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About this title Synopsis: The Royal Aircraft Factory at Farnborough was unique in that it was an experimental government establishment which actually produced very few aircraft, but designed a long string of successful types that were produced by other companies. I remember that the height was ft AGL. In a few milliseconds I realized I'd have to eject.

At that height I could eject into the ground, so I had reflex -'go for the handle'. I used my left hand to pull it. I pulled. It seemed an age before anyth ing happened. The canopy went. I waited for the ' nip' in the back of the neck previously I had done twO training ejections in a static ramp , but it did not happen. The next ching I remember was that I was coming down in the parachute and into a green field. I could not move my arms or my legs.

I cou ldn't breathe either. Sqn ldr 'Hank' Martin, the CO, stands in the lightning cockpit. A ' hangman's deployment' is so-called because we breathe through the diaphragm and whcn someone is hanged on the scaffold the noose breaks the neck and breathing stops. This is what had happened lO me when the parachute had deployed. I came to on the ground. I still had my face mask o n. I could not breathe too wel l. I thought this was because I was laying on my patient good, basic nursing to avoid potentially dangerous bladder and kidney failure s later and so prolong the patient's lifespan.

At one time, the normal prognosis fo r spinal injury pa tients was only ten yea rs. I had a tracheotomy to improve my breathing and my head was put in traction for three months aft er a harness was bolted to my skull.

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The first night, I cou ldn't move, and I was more occupied with coping with the present effects of my breathing apparatus. Two labou rers came over. I said: 'Mask off, Mask offi '.

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They said : ' He's still alive', and moved back. Overhead, another Lightning circled, pin-pointing my position presumably. A crash crew arrived with an ambulance and a very uncomfortable ride ensued. I was taken to hospital in Ipswich and later that day was helicoptered to Stoke Mandeville. Dr Goodman oversaw my treatment. He was a German Jew who had fled to Britain in and had become world renowned in the treat ment o f sp inal injuries a t Stoke Mandeville. His technique was to permit the The Firebirds taxi out at Wattisham. Underside view of thirteen Lightnings of Squadron in June Aeroplane accident than thinking about what the future no w held.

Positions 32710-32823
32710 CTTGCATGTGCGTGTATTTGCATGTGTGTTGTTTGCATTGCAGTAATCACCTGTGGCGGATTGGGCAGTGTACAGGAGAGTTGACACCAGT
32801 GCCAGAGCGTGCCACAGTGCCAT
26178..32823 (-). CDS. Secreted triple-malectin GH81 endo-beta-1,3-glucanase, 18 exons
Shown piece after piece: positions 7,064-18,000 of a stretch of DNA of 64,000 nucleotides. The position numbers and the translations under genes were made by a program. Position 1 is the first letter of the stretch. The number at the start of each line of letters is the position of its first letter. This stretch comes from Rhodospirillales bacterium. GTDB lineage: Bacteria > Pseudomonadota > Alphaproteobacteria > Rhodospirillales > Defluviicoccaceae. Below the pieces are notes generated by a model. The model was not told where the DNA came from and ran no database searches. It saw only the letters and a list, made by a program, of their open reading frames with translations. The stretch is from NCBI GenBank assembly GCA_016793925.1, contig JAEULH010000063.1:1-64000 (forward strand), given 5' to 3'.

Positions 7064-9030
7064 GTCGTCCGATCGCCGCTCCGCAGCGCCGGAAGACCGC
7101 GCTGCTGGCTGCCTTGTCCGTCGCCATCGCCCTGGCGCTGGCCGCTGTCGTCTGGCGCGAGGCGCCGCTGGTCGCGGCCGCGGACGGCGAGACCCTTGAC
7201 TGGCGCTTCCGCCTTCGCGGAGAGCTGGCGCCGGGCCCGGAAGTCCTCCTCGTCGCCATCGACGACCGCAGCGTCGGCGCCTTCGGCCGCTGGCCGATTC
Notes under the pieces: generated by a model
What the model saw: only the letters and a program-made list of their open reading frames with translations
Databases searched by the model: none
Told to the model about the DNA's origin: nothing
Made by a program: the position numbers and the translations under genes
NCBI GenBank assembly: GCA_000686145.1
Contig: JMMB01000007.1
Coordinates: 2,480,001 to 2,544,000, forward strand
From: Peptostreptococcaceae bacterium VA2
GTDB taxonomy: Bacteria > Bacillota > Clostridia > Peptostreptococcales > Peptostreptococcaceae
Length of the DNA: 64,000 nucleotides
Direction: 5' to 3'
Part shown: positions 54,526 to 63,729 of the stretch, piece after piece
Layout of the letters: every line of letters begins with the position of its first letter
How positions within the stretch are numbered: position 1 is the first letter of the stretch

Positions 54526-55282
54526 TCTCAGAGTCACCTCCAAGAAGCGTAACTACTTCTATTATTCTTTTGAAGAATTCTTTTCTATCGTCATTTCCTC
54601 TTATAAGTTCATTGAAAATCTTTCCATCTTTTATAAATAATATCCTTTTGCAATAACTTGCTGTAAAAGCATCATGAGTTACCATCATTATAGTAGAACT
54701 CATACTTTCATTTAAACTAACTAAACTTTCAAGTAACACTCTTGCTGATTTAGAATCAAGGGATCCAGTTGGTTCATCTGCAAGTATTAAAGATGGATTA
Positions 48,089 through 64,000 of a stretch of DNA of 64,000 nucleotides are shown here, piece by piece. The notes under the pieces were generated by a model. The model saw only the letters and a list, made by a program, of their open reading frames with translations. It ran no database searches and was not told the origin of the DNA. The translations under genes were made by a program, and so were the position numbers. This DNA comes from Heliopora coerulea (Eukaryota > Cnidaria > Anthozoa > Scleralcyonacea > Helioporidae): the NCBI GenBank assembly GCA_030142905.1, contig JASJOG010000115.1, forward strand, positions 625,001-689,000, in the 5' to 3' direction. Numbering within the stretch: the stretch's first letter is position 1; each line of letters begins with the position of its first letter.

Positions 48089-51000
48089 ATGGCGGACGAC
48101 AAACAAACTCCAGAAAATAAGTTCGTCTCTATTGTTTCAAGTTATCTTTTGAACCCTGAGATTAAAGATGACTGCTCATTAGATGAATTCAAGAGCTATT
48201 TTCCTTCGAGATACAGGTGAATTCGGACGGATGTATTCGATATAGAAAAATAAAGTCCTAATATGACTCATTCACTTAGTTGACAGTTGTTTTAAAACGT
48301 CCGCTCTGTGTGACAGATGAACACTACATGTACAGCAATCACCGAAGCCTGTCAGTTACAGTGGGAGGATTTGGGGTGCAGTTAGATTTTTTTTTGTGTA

Stoke Mandeville was some thing of a culture shock after RAF station quarters. The wooden huts had nicotine stained ceilings and it was so cramped, you could touch the patient's bed next to you on both sides. Everrone though, was in the same boat. Recovery, if you do recover, comes after six weeks. At the time of my accident my wife Patsy was five months pregnant, and she was understandably very upset. All told, I spent seventeen weeks in bed.

Gradually, my arms got a little movement. My first day's o uting on 23 October. Without a trace of bitterness, he says, 'The RAF is there to fight wars, not look after the injured. In Martin Baker provided money to enable th e Cookes to buy a Citroe n Safari and to have it specially adapted for his use. Dave Seward, who had been filming the formation from the ground, now had tough decisions to make: Sad tho ugh it was, I had a job to do and suddenly.

Not a pleasant thing. You've gOt [0 tell the relatives. The station commander asked me what I was going to do. I said, 'We carry on. This was one of the times when you had to make a hard decision. You're nOt the 46 mos t popular guy. Then again. We had a Queen's Birthday flypast the next day and not only that but we were scheduled to lead it.